Role of multidetector row computed tomography in colorectal cancer

Compared to solo CT, MDCT offers various advantages, including higher spatially and temporally resolutions, faster data capture, a broader field of view, and equivalent coverage times, all while using significantly thinner section magnification.[20] In CTC, narrower section collimation produces near-isotropic voxels. By minimizing volume averaging and boosting z-axis precision for multiplanar reformations and 3D preview, an isotropic image improves polyp detection rates and Staging system accuracy. The overall accuracy of predictive subgroup identification is enhanced by TNM staging, which is congruent with Dukes' classification. Although additional research into the differences between 16-and 4-MDCT for CTC is needed, 16-MDCT can give considerably higher polyp detection capability, less falsified findings, and more appropriate TNM staging than 4-MDCT.

It has been proven that using MDCT reduces the number of false-positive outcomes. Residual feces, retained fluid, insufficient gastrointestinal distinction, and pulmonary objects are the most common causes of false-positive results.[21] On the other hand, separating leftover feces from the colonic polyp utilizing a combination of virtual CS photographs, transverse pictures, and 3D scans was successful. The transverse image better portrayed internal heterogeneity, while the simulated CS view better depicted exterior morphologic features.

According to Morrin et al.,[22] contrast-enhanced CTC indicates significant accuracy in medium size polyps (diameter, five to Nine mm). Dietary fecal tagging[23] can also be used to remove residual fecal particles from photos digitally. Bisacodyl reduces the number of feces that are left behind and the amount of fluid that is retained. Using supine and prone imaging has significantly reduced retained fluid and collapsed segments. Between the supine and prone postures, there was no statistically significant change in mean total bowel distension.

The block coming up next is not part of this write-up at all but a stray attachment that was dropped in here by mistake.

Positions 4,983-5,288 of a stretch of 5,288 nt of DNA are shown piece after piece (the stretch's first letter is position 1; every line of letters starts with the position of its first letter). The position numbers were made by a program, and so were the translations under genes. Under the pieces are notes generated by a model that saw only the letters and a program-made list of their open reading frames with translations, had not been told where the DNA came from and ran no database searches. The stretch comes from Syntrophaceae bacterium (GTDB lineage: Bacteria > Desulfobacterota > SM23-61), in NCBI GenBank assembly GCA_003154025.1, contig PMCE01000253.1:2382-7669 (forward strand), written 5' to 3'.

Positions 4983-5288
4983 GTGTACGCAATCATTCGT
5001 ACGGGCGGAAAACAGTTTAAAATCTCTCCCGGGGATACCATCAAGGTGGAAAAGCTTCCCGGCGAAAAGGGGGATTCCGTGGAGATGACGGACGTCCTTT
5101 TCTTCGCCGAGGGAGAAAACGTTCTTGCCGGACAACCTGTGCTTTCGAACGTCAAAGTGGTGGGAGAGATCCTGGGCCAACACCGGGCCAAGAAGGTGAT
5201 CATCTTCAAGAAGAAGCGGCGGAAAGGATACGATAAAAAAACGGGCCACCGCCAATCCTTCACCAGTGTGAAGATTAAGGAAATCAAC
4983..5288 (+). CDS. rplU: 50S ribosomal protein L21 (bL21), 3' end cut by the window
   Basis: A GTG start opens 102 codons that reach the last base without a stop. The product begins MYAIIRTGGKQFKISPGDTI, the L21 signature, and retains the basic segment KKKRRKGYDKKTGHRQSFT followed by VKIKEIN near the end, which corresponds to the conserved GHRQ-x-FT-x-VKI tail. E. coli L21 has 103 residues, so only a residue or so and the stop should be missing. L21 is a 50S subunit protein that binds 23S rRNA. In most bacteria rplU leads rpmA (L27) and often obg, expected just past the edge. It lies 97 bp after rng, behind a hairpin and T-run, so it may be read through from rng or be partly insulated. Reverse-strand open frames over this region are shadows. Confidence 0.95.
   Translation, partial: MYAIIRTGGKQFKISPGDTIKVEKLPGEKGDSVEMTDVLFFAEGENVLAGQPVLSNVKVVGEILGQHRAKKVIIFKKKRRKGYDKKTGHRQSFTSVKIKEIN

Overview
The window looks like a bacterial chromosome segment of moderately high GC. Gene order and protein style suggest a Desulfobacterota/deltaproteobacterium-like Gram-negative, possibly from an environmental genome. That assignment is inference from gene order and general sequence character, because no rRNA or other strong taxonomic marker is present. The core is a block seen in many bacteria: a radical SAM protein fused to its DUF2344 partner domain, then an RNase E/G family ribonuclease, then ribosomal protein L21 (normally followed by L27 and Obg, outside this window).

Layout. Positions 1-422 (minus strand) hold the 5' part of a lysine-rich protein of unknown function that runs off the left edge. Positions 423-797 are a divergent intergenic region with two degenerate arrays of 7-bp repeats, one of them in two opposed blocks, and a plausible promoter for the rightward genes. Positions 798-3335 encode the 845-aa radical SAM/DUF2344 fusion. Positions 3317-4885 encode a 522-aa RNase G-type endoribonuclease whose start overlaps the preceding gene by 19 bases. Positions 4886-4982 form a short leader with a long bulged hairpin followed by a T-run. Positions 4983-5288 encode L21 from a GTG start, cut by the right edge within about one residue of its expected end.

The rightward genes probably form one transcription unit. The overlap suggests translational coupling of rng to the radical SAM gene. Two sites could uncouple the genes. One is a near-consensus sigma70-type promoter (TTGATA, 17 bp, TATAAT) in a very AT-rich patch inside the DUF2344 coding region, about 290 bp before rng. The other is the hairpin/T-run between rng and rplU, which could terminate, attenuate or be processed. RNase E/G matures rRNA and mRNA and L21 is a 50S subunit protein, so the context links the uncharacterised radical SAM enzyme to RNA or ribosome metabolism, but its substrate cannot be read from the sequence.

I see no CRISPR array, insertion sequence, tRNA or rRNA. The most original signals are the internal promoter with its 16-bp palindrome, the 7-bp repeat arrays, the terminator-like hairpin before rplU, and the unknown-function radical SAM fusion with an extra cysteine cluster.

TNM Staging and CTC CT are being used in clinical settings for malignancy, node, and metastasis (TNM) staging of CC, thanks to the advancement of multidetector Ct imaging and multiplanar rehabilitation software, but distinct findings have been published in the literary works at various times for TNM staging of CC. The ESMO consensus recommendations, the SEOM medical recommendations 2018, and the Chinese Society of Clinical Oncology guidelines 2018 all support precolectomy chest/abdominal/pelvic CT for diagnosing and managing CC. CTC can detect CRC in asymptomatic patients, making it an extra screening option.[9]